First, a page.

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What is the correct way to pluralize a proper noun like "Raspberry Pi" (a type of small, inexpensive computer)?

Would you say:

  • This project uses two Raspberry Pis
  • This project uses two Raspberry Pi's
  • This project uses two “Raspberry Pi”s

None of the options look right to me. I think the combination of being a proper noun and an unusual second word makes this tricky.

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"Raspberries Pi"? – MT_Head Jan 30 '13 at 0:34
Related (if not duplicate): What is the plural form of “iPad 2”? – Callithumpian Jan 30 '13 at 0:40
Stickler note: single digits are written as words in prose, unless those are part of the brand name etc. (thus “two of iLunch 2”). – theUg Jan 30 '13 at 2:32
@theUg - You shouldn't have to apologize for being a stickler on a website dedicated to English Language & Usage. I fixed it. :) – Nathan Long Jan 30 '13 at 3:07
@Callithumpian - Interesting. Taking Apple's approach, we'd always say "two Raspberry Pi computers." It does solve the pluralization problem, but seems a bit awkward. – Nathan Long Jan 30 '13 at 3:09
up vote 18 down vote accepted

We can approach this analytically, by authority, or by observation.


Okay, to start with our components are at least straightforward; they're both countable nouns, and the plural of raspberry is raspberries and the plural of pi is pis. We'll be using them later.

It's formed from English nouns, so there are four possible ways to treat it.

We could just not think about it, and treat it opaquely, as if Raspberry Pi were a single word. That gives us a plural of Raspberry Pis.

We could treat it as a noun adjunct, where the first noun acts as an adjective. That gives us Raspberry Pis (c.f. coffee shops).

We could threat it as a headless noun, though that seems unlikely to be correct. Anyway, this would give us Raspberry Pis.

We could treat it like a compound starting with the head, which would give us Raspberries Pi, but we'd need some strong reason to favour the first word in this manner. We can rule this out.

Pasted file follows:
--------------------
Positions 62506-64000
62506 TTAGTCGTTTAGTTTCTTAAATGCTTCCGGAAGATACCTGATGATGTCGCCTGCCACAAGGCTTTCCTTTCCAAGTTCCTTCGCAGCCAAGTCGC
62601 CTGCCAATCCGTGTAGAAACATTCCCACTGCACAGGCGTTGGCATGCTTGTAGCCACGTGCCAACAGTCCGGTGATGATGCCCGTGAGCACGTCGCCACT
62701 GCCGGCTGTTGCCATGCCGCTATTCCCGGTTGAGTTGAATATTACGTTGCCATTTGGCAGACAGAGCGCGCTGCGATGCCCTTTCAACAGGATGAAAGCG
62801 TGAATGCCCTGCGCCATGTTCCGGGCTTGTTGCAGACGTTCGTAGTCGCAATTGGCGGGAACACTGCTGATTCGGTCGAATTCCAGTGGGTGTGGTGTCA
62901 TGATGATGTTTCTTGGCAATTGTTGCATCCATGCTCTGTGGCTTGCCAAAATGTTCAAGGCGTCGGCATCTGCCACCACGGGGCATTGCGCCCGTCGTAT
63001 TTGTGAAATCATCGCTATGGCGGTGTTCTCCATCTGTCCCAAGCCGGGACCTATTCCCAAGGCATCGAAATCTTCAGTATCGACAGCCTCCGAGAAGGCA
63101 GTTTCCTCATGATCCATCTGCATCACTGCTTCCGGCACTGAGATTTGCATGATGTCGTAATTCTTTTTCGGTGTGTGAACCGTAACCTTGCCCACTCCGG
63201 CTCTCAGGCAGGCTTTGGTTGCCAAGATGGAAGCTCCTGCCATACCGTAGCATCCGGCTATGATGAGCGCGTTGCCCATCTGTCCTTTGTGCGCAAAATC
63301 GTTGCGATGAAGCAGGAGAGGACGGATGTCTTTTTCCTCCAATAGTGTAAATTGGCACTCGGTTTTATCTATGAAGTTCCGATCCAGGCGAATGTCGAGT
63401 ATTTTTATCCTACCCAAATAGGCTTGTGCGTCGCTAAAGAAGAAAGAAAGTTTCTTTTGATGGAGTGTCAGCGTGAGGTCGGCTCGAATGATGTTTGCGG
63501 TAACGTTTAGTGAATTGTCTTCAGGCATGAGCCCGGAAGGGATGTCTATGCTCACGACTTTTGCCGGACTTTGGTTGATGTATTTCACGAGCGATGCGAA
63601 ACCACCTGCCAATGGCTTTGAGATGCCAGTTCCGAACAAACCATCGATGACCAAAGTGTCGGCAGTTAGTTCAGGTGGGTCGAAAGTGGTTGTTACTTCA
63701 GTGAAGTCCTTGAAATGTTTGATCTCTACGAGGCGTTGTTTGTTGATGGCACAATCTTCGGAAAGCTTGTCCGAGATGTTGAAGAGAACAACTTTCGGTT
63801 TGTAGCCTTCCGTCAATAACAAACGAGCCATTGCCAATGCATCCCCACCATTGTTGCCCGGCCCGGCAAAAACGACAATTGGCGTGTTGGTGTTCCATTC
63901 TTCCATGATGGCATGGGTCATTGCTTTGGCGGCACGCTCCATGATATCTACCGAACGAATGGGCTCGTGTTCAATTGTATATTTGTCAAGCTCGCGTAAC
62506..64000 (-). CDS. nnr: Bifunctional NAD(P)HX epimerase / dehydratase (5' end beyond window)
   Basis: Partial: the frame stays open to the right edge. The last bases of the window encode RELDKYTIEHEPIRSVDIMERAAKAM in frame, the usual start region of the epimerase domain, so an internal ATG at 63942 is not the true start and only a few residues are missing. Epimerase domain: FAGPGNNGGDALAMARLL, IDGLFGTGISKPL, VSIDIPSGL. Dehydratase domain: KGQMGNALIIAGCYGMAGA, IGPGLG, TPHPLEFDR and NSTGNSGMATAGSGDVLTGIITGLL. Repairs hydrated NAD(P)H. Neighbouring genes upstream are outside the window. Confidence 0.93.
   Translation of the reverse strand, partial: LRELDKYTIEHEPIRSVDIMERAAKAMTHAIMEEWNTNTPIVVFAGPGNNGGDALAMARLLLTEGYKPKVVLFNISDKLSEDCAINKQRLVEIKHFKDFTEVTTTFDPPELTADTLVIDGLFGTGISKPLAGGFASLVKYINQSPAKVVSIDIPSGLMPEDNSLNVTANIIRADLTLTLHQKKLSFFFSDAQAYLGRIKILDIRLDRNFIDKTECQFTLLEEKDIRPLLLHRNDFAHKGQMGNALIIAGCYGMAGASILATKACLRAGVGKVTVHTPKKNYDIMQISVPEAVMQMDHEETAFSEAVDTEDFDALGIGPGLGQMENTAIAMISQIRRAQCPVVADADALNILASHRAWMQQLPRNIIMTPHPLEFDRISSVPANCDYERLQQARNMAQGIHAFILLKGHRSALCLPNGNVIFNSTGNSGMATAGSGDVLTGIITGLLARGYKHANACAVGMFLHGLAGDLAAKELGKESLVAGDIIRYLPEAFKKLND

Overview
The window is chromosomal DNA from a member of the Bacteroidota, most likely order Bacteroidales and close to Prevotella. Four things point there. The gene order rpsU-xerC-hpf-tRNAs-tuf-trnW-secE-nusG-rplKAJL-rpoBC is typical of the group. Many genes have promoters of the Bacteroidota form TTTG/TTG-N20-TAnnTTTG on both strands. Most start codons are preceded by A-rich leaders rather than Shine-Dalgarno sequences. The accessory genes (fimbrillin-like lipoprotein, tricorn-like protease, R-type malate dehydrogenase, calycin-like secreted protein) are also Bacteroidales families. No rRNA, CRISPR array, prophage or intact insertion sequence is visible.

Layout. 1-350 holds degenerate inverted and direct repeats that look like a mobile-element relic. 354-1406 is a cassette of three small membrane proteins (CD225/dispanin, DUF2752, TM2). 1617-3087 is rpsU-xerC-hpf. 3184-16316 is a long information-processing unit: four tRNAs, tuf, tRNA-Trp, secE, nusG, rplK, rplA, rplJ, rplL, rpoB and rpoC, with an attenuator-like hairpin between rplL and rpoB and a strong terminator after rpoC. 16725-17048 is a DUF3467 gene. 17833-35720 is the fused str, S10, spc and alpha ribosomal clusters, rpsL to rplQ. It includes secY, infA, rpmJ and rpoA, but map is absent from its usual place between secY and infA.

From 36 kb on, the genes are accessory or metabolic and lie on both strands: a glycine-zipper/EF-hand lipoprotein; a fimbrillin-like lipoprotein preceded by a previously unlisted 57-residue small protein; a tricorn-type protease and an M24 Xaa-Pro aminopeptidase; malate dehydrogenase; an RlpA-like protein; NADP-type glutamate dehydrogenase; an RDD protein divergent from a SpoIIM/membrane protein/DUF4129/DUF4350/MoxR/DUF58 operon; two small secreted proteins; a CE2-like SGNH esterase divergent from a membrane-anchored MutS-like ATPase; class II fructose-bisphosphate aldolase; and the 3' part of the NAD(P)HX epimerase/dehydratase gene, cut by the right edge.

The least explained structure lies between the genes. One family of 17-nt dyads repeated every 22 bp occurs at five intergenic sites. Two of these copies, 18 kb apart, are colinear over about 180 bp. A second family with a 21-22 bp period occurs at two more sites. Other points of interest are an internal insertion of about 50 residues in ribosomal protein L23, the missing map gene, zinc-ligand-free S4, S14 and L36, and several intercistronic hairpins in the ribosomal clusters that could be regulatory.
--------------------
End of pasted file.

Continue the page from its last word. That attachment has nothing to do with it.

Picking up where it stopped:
Of the acceptable options, since it's a pun on "Raspberry Pie", we'd favour the noun-adjunct case, but they all have the same result.

Likewise, that gives us an etymological approach: It was named to deliberately be similar to "Raspberry Pie" so we should pluralise similarly to "Raspberry Pies". That gives us Raspberry Pis.

By Authority

It was named by, and is a trademark of, The Raspberry Pi Foundation. They use the plural Raspberry Pis.

By Observation

They've been called Raspberry Pis in a variety of places.

Hence, they're Raspberry Pis.

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Unfortunately, that form brings Manneken Pis to mind. – tchrist Jan 30 '13 at 3:13
Personally I like "Raspberry Pies". Incidentally, a cluster of Raspberry Pis is known as a "Bramble" – mgb Jan 30 '13 at 3:53
Well, it certainly does now @tchrist. – terdon Jan 30 '13 at 4:26
+1 but by observation it's not hard to find Raspberry Pi's (more than Raspberry Pis), Raspberry Pies and Raspberries Pi. – Hugo Jan 30 '13 at 6:31
@Hugo I found Raspberry Pis more than Raspberry Pi's, though trying to discount repetitions and noting where I looked for one and not the other, is tricky if you're not prepared to do a detailed recorded survey (I'm not). The only "Raspberry Pies" I found in the context of Raspberry Pis seemed to be intended as a joke. – Jon Hanna Jan 30 '13 at 9:52

As a trademark, it should be an adjective, not a noun.

This project uses two Raspberry Pi devices.

Edit: The rule that a trademark should always be an adjective comes from the International Trademark Association:


In the past, I have worked for large companies for whom trademarks were important, and this is one of the rules they hammered into us.

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Trademark or no, even the creators use it as a noun (e.g. "The Raspberry Pi...") I don't know of any reason to restrict it as an adjective. – Lynn Jan 30 '13 at 5:38
As a trademark it can be any part of language at all, but is more likely to be a noun than anything else. I wouldn't even read the use above as an adjective, but as a noun adjunct. Are you saying that "a Raspberry Pi", "an iPhone", "some Jell-O", "a Big Mac", "an aspirin", "an escalator", "a zipper", "some kerosene", "an apple mac" are all wrong? – Jon Hanna Jan 30 '13 at 9:11
See my edit above. – Aric TenEyck Jan 30 '13 at 14:12
@AricTenEyck- Interesting. Clearly you have cited a valid source, and thus I have removed by downvote. But I would point out this post which I think outlines the instances where that advice is unduly prescriptive and in contradiction with how actual companies use their own trademarks. So take it with a grain of salt. – Lynn Feb 2 '13 at 22:46

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